Mayor of London may ban polluting diesel cars from City streets


Mayor of London may ban polluting diesel cars from City streets

The Mayor of London, Sadiq Khan has hinted that he is considering banning polluting cars entirely from London's streets in an effort to combat growing pollution.

The UK capital has already announced plans for drivers of some of the oldest and most polluting cars to pay a £10 "toxicity charge" to drive in central London from October.

Mr Khan said, "nothing's off the table" and they will consider banning specific cars on certain days in London.

It is estimated that air pollution is linked to 9,000 early deaths a year in London City and the European Commission is to issue a "final warning" to the UK Government for repeated breaches of legal limits.
Mr Khan is reported to have said: "Well, nothing's off the table but I want to address the issue of poor quality air 365 days a year, not only on those days where the air is dangerous."

On the issue of pollution, wood burning stoves have also come under some scrutiny. The Mayor went on to say,

"Well there's an issue, I mean I issued the first ever very high air pollution alert a few weeks ago and the experts say one of the reasons was during that particular weekend lots of those stoves were being used.

"We've got to work with manufacturers to make sure the right sorts of stuff are being burnt in these stoves but you know one thing by itself won't be enough, that's why the Government has got to help me in cities around the country to address this massive issue."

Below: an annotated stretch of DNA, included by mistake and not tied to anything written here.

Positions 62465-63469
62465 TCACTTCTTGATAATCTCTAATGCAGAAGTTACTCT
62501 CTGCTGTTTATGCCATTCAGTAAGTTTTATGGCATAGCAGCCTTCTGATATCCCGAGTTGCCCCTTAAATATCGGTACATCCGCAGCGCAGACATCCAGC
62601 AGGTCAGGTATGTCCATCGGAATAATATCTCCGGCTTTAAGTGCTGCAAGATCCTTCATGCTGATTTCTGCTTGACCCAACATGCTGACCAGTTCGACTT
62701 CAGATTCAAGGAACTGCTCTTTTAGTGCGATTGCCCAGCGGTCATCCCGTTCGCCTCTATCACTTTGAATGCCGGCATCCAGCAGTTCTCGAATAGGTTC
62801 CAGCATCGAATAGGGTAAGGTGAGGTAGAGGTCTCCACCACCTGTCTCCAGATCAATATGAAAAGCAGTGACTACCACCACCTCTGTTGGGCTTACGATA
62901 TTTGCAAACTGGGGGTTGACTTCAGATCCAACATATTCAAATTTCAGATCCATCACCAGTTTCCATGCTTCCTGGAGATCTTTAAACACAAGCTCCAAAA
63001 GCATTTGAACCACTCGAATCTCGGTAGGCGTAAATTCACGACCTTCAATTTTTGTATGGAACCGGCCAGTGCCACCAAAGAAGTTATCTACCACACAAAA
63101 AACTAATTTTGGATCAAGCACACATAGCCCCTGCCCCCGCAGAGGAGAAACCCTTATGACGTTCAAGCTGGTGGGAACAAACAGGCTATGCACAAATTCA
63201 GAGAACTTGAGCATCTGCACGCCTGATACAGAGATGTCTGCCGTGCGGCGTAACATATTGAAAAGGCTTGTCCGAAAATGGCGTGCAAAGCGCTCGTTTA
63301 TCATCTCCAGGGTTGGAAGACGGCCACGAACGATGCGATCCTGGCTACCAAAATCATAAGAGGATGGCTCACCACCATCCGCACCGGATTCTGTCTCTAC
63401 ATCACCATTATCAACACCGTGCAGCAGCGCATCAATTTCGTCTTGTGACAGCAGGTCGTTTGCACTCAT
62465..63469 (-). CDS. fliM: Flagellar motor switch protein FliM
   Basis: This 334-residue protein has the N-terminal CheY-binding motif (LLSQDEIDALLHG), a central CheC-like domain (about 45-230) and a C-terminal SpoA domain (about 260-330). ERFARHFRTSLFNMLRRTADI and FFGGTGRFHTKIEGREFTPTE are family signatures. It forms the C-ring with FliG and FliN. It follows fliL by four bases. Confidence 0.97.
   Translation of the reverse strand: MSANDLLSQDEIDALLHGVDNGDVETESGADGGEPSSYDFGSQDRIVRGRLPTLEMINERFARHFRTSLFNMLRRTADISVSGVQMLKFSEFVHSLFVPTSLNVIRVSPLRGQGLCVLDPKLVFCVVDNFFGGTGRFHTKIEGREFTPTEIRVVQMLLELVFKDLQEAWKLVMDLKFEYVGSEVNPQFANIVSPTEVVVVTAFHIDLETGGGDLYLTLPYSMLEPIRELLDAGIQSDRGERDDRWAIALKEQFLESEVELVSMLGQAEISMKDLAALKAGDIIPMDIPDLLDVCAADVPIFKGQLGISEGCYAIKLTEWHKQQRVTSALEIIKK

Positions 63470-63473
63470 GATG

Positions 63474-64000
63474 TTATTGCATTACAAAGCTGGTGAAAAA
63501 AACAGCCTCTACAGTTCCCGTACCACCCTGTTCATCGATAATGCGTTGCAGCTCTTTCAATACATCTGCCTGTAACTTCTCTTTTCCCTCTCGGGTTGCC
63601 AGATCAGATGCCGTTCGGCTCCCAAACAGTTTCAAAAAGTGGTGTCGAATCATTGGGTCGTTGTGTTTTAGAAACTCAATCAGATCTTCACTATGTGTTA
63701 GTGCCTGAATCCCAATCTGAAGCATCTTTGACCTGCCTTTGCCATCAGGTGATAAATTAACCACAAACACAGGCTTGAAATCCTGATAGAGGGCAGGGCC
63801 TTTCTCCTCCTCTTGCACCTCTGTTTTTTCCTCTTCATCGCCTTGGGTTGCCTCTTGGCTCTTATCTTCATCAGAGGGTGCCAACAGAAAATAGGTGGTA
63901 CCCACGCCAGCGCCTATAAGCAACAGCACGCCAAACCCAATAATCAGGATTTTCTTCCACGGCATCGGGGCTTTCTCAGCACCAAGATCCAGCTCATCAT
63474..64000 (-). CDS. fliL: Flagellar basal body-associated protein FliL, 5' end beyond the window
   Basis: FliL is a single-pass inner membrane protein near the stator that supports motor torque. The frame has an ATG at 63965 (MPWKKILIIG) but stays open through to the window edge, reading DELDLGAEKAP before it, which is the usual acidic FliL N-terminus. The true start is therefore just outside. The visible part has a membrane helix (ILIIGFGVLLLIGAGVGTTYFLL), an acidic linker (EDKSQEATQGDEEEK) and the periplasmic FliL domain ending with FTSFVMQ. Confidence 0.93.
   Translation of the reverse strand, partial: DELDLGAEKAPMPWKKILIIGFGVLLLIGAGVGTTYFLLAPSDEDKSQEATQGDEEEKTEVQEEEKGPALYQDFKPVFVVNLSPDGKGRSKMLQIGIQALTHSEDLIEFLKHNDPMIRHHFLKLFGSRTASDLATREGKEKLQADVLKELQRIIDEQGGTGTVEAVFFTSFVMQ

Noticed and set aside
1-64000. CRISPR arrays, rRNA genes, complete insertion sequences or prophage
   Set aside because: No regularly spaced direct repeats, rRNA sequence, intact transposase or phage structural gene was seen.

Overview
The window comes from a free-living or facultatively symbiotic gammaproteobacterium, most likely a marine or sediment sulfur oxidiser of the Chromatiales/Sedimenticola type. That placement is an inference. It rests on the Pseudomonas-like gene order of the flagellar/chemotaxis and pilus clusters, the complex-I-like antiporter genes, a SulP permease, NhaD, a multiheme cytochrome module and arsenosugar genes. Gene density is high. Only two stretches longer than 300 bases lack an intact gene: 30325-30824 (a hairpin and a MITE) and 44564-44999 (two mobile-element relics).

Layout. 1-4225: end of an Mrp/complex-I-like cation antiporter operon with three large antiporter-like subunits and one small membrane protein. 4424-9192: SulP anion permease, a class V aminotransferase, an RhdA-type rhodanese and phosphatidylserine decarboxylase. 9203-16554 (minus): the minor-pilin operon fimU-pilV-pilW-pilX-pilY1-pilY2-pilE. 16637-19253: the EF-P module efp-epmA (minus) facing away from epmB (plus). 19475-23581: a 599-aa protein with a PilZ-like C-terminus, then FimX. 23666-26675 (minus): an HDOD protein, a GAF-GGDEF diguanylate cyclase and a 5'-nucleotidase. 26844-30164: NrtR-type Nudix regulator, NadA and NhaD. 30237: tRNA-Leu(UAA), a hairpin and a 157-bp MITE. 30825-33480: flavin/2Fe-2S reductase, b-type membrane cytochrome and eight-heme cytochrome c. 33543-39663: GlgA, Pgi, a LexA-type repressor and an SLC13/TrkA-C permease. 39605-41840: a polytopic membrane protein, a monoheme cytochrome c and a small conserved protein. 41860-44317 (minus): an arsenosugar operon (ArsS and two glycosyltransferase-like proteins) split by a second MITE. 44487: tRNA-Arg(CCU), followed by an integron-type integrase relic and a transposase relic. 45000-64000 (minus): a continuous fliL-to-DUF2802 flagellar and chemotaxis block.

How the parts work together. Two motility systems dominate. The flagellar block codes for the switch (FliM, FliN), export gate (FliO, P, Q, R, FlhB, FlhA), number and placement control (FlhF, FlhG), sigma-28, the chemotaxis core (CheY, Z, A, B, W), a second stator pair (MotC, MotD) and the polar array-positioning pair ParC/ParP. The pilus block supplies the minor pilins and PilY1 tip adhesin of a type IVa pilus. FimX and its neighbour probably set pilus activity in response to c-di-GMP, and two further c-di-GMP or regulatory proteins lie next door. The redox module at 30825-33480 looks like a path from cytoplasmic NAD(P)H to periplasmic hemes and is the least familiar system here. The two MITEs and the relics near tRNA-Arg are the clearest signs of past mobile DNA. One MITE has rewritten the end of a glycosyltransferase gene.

The UK Government is contemplating introducing a scrappage scheme for diesel vehicles and a clean air act to combat pollution.
"I'm saying to the Government, you need to introduce a national diesel scrappage fund to help people, especially the poorest families, businessmen and women with vans to move from diesel to cleaner forms of transport. Some people need to drive a van, need to drive a minibus, need to drive a car, they've got to help me.

"But also, we need a clean air act, fit for purpose for the 21st century. Half of the emissions come from roads, while the other half comes from construction, housing and the river. The Government's got to step up to the plate."



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